HF Scotland and Zurich Insurance PLC have successfully appealed against a judgment regarding the application of QOCS protection in an action involving two defenders. The point raised was an important one which would have had implications for claims beyond the original action.

The Claim: Mark Evans v CCG (Scotland) Ltd and Another

The pursuer was a self-employed joiner working on a building site, when a wooden partition fell over and struck him. Our clients, CCG (Scotland) Ltd, were the main contractors on site. Investigations identified that a colleague of the pursuer, employed by the joiners who had contracted with him to work on the site, had caused the partition to fall over.

Prior to proceedings being raised, a claim was intimated against both our clients and the joiners. A clear and unequivocal denial of liability was issued on behalf of our clients, confirming that they had complied with their duties and identifying who had caused the accident. Despite this, the pursuer chose to sue both our clients and the joiners.

A defence was maintained from the outset of the action. As matters progressed, the pursuer entered into settlement negotiations with the joiners. An agreement was eventually reached between them.  However, there was no agreement between the pursuer and our clients.

Rather than formally abandon the action, the pursuer instead lodged a motion seeking decree of absolvitor in favour of our clients (a final, binding judgment of the court finding that they had no liability to the pursuer). He argued that he was not actually abandoning the claim against our clients, but rather could not take it any further because of his settlement with the joiners.

The Expenses (Costs) Hearing

The pursuer argued that his conduct did not amount to abandonment, as a formal minute was not lodged and the settlement which was agreed with the joiners was for the “full value” of his claim. Sheriff Campbell KC was persuaded by the submissions and awarded no expenses due to or by the pursuer and first Defenders.

The Appeal

It was submitted in the appeal that the correct starting point was to consider the general principles of the law on expenses. Where a pursuer sues two or more defenders, the pursuer pays the expenses of a defender who is absolved from the claim. The only exception would be where the court is persuaded to exercise its discretion and retain QOCS protection due to the circumstances of the claim.

In this action, all of the central litigation choices rested with the pursuer. His decision to unilaterally end proceedings against our clients, without judicial determination of his claim against them or reaching settlement terms with them, was properly characterised as abandonment.

It was argued that a formal minute not having been lodged did not matter; this was abandonment at common law. A different outcome being reached from other cases involving very similar circumstances, based upon a document not having been lodged, was inconsistent. Expenses had been awarded to an innocent defender wrongly sued in those decisions.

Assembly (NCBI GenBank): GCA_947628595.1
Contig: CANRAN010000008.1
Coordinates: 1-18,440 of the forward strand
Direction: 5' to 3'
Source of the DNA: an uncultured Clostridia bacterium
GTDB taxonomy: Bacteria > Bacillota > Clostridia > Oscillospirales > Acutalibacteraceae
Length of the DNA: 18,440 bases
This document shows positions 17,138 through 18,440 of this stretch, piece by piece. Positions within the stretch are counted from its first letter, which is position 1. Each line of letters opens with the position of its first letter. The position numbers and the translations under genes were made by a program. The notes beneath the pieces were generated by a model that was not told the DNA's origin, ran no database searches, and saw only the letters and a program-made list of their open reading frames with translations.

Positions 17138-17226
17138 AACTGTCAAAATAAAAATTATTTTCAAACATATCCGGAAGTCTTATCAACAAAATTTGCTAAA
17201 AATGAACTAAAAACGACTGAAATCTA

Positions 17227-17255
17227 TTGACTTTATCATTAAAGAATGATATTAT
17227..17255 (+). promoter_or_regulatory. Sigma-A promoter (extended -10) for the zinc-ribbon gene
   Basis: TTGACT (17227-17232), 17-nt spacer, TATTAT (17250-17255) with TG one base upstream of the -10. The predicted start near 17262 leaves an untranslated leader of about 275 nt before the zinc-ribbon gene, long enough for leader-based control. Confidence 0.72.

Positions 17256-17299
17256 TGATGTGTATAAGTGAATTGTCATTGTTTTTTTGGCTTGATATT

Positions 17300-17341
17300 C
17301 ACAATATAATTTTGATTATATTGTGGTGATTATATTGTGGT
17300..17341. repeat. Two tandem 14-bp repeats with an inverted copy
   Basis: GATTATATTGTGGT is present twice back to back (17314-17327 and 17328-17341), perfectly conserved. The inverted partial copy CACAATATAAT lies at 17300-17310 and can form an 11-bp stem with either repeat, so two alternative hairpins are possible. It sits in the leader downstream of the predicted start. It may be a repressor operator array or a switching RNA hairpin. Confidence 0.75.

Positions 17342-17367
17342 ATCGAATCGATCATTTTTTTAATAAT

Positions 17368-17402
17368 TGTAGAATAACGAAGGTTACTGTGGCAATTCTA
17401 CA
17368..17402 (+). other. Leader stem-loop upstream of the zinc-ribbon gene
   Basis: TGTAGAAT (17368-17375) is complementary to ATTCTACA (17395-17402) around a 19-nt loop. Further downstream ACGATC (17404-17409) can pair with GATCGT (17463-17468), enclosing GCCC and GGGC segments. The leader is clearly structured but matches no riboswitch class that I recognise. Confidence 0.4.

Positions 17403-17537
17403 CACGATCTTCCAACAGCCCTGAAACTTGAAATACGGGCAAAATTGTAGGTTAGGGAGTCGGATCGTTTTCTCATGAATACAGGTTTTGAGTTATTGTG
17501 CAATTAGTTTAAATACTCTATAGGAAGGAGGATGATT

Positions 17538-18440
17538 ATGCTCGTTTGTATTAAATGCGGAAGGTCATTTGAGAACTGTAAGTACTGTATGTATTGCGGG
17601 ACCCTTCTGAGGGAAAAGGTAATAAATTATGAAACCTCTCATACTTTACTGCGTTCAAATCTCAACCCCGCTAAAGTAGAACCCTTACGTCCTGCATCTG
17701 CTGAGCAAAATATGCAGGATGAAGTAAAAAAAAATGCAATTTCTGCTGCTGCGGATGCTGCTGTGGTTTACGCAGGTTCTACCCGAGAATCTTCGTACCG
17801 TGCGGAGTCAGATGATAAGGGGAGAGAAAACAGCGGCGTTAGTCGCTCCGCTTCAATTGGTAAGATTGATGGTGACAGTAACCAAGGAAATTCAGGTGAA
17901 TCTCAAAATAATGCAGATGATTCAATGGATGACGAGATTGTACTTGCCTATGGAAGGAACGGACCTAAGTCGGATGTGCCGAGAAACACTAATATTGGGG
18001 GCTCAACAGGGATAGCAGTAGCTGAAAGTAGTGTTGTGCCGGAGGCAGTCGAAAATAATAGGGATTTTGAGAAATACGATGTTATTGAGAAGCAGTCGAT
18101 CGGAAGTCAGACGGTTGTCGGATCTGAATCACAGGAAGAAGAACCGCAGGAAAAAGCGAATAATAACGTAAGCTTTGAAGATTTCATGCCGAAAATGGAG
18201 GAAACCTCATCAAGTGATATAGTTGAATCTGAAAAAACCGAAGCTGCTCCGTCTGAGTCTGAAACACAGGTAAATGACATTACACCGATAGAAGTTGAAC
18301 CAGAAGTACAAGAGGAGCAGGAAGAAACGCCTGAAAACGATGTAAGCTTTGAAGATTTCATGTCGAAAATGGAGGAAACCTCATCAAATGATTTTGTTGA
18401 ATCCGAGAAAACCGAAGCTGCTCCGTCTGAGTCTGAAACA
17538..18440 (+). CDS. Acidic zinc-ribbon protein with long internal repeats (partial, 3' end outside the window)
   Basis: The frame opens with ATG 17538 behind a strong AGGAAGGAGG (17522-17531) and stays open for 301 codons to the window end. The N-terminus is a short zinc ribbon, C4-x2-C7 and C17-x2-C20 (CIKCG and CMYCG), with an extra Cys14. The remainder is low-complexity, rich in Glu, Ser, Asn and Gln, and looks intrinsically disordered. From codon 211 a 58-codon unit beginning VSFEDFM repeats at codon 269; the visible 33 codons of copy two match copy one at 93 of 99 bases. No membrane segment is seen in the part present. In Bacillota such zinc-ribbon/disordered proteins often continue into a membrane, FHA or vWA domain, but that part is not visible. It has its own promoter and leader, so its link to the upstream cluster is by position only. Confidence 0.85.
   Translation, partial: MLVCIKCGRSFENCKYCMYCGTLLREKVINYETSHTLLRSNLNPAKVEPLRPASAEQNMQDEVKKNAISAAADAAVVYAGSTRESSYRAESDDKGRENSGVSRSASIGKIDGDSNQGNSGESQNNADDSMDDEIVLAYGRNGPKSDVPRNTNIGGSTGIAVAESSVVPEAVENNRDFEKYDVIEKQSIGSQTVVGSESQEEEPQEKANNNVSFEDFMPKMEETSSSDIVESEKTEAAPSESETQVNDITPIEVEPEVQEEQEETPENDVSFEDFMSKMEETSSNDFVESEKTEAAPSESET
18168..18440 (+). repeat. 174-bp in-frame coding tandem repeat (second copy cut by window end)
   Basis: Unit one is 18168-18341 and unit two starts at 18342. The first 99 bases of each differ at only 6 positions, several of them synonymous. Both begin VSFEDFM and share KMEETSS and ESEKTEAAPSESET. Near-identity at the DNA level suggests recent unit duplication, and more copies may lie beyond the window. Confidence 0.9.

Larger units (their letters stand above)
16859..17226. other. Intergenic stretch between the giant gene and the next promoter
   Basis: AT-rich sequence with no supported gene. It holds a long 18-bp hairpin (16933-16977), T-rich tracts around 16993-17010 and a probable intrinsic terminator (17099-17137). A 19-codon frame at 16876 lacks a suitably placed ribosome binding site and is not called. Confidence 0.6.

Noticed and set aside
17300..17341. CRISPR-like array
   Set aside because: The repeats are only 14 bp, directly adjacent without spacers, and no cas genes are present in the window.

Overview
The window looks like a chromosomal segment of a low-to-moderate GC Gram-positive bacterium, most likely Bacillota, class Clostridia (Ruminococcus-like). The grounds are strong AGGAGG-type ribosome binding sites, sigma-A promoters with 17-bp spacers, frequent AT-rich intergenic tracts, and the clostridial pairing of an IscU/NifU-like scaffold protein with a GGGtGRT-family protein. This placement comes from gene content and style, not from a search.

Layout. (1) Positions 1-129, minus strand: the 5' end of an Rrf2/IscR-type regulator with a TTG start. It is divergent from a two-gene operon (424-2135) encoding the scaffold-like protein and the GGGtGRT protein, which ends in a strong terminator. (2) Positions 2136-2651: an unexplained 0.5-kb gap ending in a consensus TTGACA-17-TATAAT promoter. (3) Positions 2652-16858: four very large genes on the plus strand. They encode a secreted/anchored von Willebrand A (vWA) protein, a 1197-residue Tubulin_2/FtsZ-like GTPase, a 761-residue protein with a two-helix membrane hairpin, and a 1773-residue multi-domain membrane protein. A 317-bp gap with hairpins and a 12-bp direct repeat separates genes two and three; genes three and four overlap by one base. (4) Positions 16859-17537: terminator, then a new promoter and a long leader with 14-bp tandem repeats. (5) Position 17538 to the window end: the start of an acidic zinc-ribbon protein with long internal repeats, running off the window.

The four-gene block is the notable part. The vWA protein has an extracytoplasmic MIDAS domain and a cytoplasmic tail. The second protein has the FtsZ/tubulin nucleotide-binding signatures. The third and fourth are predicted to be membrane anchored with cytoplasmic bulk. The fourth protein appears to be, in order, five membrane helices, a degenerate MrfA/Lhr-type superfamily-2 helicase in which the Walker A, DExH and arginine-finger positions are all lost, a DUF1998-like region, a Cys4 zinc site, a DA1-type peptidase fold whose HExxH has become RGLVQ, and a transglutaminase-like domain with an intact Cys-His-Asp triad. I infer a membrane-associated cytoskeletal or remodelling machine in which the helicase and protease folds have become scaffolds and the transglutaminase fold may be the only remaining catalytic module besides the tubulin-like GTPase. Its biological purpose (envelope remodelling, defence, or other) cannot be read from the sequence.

It was held in the original judgment that the pursuer’s actions brought the proceedings to an end. However, the judgment did not say what the pursuer’s actions amounted to. Any inability to continue with the proceedings was solely due to steps taken by the pursuer, of his own volition.

It was also argued separately that it was inaccurate to say that the pursuer had received a “full value” settlement from the joiners. He had lodged a Statement of Valuation of Claim seeking a higher sum than that which was finally accepted and a number of pursuer’s offers (equivalent part 36 offers) for higher sums had already been made and rejected. During settlement negotiations, issues concerning contributory negligence and litigation risks were acknowledged. The fact the pursuer made the assertion at the motion hearing did not make it correct.

The Outcome

A response to the grounds of appeal was lodged at the outset seeking to uphold the original decision. Both parties initially instructed Junior Counsel, and latterly Senior Counsel, for the conduct of the hearing on the appeal, which was set to proceed on 5 March 2024.

However, the pursuer eventually conceded the appeal in full. Sheriff Principal Ross recalled the original judgment and granted all orders sought, finding the pursuer liable to our clients for the expenses of the principal action and the appeal.


Steven Smart, Head of HF Scotland, noted that “the issue which arose was one which had significant implications for claims involving multiple defenders, which regularly occur in a variety of sectors and industries, including the construction industry. Some firms were in fact already trying to extend the approach to court actions where only a single defender was being sued.

QOCS protection was introduced in Scotland to provide greater access to justice for those who may not be able to pursue personal injury claims due to the financial risks involved. However, the rules are clear that it was not intended to provide blanket protection for those who sue parties incorrectly. An innocent defender is entitled to recover their legal costs when an action is abandoned against them, unless there are circumstances which persuade the court this would not be appropriate.

The pursuer in this action sought to circumvent that test with a novel argument seeking to identify a loophole in the legislation. However, in an area where the case law continues to develop, HF and our clients were aware of other relevant decisions and alive to the ramifications for all defenders if this judgment was not challenged. It is therefore welcomed that the appeal was conceded and granted in full, providing some clarity on the point.”